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DiSC Theory

2 Dimensions of Human Nature = Vertical: Level of Activity

The vertical dimension is best described as the activity level, ranging from active to thoughtful. People with DiSC styles at the top of the circle are fast-paced and often described as assertive, dynamic, and bold.


Traditional explanations of the model suggest that these people perceive themselves as more powerful than the environment. Because of this perception, they try to change their circumstances.


Conversely, people with styles that fall toward the bottom of the circle tend to be more moderate-paced and are often described as calm, methodical, and careful. Traditionally, these people are thought to perceive themselves as less powerful than the environment, and thus they are more inclined to adapt to existing circumstances.

2 Dimensions of Human Nature = Horizontal Level of Acceptance

The horizontal dimension runs from questioning to accepting. People with DiSC styles that fall toward the left side of the circle are naturally more skeptical and are often described as logic-focused, objective, and challenging.


A traditional explanation of these characteristics is that these people see the environment as antagonistic. In other words, they instinctively withhold trust from people and ideas until those outside elements can be thoroughly vetted.


On the other hand, people with styles on the right side of the circle are naturally more receptive in nature and are often described as people-focused, empathizing, and agreeable. Traditionally, they see the environment as being aligned with their interests. In essence, they are biased to see the people and ideas around them as favorable and are thus inclined to trust them.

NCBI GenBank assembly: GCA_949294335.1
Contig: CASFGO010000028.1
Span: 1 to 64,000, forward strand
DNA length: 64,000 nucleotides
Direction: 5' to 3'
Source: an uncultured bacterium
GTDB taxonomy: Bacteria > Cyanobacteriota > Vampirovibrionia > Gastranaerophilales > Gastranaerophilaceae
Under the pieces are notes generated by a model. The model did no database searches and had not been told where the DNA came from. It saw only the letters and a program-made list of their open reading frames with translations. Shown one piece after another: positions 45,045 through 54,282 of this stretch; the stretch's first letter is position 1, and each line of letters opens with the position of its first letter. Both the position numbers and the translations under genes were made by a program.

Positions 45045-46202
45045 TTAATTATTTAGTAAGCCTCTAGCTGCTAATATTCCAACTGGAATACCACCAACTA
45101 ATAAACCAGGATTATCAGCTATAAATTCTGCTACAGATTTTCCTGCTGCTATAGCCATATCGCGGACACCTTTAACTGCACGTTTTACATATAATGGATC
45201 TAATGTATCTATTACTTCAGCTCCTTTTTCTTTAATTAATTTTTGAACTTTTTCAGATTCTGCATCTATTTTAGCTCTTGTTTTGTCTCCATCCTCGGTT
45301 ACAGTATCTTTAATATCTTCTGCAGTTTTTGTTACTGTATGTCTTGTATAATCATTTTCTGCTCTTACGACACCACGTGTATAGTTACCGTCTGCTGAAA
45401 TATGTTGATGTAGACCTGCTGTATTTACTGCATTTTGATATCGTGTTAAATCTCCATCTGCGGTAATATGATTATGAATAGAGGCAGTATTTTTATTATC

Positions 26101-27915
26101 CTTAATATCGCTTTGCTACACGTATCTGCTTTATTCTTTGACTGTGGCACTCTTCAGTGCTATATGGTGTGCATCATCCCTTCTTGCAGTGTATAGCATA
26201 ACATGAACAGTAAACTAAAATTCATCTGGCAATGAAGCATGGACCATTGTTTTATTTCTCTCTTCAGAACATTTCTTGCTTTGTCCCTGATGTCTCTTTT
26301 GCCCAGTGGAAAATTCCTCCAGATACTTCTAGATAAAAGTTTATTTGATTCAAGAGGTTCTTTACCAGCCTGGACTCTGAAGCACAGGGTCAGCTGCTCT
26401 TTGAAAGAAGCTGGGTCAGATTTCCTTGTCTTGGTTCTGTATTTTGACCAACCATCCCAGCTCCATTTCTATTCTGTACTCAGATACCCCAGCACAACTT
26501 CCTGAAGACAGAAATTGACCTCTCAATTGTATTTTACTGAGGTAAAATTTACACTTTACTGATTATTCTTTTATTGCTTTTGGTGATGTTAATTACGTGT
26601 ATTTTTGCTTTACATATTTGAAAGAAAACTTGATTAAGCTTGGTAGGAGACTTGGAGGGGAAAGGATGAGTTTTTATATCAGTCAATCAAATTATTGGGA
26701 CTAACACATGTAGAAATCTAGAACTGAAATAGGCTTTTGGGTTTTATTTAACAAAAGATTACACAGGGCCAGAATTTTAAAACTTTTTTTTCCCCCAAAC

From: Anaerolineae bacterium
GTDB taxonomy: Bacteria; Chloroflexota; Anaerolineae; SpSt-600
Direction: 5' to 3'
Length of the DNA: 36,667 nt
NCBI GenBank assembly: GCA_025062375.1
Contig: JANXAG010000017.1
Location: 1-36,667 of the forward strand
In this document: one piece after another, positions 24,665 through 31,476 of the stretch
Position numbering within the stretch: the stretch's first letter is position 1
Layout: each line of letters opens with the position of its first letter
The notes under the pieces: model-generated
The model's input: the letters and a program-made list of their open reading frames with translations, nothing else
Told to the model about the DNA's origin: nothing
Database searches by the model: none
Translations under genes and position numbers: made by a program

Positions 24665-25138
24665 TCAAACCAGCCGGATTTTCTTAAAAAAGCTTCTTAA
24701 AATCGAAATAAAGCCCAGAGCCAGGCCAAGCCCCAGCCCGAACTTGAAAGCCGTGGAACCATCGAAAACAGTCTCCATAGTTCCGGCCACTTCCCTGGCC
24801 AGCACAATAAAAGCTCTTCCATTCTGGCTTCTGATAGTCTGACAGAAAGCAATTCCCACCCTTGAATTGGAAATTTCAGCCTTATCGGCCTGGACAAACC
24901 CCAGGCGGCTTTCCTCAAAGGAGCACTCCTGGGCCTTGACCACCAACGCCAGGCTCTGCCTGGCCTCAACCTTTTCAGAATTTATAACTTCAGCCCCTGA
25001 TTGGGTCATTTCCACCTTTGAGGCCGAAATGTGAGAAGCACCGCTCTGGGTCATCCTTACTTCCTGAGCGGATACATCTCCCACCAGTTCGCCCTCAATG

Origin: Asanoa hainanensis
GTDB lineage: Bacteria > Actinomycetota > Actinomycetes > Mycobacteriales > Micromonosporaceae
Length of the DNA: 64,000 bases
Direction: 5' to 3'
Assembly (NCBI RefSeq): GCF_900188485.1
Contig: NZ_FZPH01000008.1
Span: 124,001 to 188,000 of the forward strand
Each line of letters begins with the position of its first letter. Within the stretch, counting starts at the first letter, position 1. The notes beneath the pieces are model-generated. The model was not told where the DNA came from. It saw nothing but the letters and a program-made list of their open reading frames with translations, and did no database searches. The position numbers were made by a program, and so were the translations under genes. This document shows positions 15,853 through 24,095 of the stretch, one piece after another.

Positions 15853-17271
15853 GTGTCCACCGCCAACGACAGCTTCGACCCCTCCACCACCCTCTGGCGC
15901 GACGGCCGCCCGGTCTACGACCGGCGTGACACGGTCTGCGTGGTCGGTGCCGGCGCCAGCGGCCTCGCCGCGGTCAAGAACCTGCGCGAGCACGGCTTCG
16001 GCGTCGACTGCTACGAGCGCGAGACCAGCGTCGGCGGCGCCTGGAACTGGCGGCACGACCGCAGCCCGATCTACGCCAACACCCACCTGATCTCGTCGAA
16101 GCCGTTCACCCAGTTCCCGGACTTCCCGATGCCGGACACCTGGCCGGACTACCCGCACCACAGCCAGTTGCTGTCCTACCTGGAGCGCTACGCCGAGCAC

4 quadrants
4 Quadrants of DiSC

The D (Dominance) style is active and questioning. This describes people who are direct, forceful, and outspoken with their opinions.

The i (Influence) style is active and accepting. This describes people who are outgoing, enthusiastic, and lively.


The S (Steadiness) style is thoughtful and accepting. This describes people who are gentle, accommodating, and patient with others’ mistakes.

The C (Conscientiousness) style is thoughtful and questioning. This describes people who are analytical, reserved, and precise.

Although the DiSC dimensions form four distinct styles, it is probably more useful to think of the DiSC circle in continuous terms. Consider that each of the four styles blends into their neighboring styles like colors blend on the color wheel. Red and yellow are distinct colors, but they blend to form a new color, orange.


In the same way, the D and i styles are distinct, but the space between them on the circle represents an equally distinct set of traits. For instance, people with a Di style are more likely than people with a D style to describe themselves as daring and convincing.


A person with an iD style is likelier than someone with the i style to describe himself as charismatic and dynamic. In both cases, these styles (Di and iD) share something with the D, and i style, but they also have characteristics that differentiate them from those singular styles.

You may also notice that when discussing DiSC, we go out of our way to say “a person with the D style” rather than simply calling someone a “D.” This subtle difference in language is meant to mitigate the natural temptation to pigeonhole people.


Although a person with the D style predominantly demonstrates D traits, she also has elements of the other four styles in her. For example, she is likely quite capable of patiently listening to a coworker describe his hurt feelings, even though this is more of an S quality.

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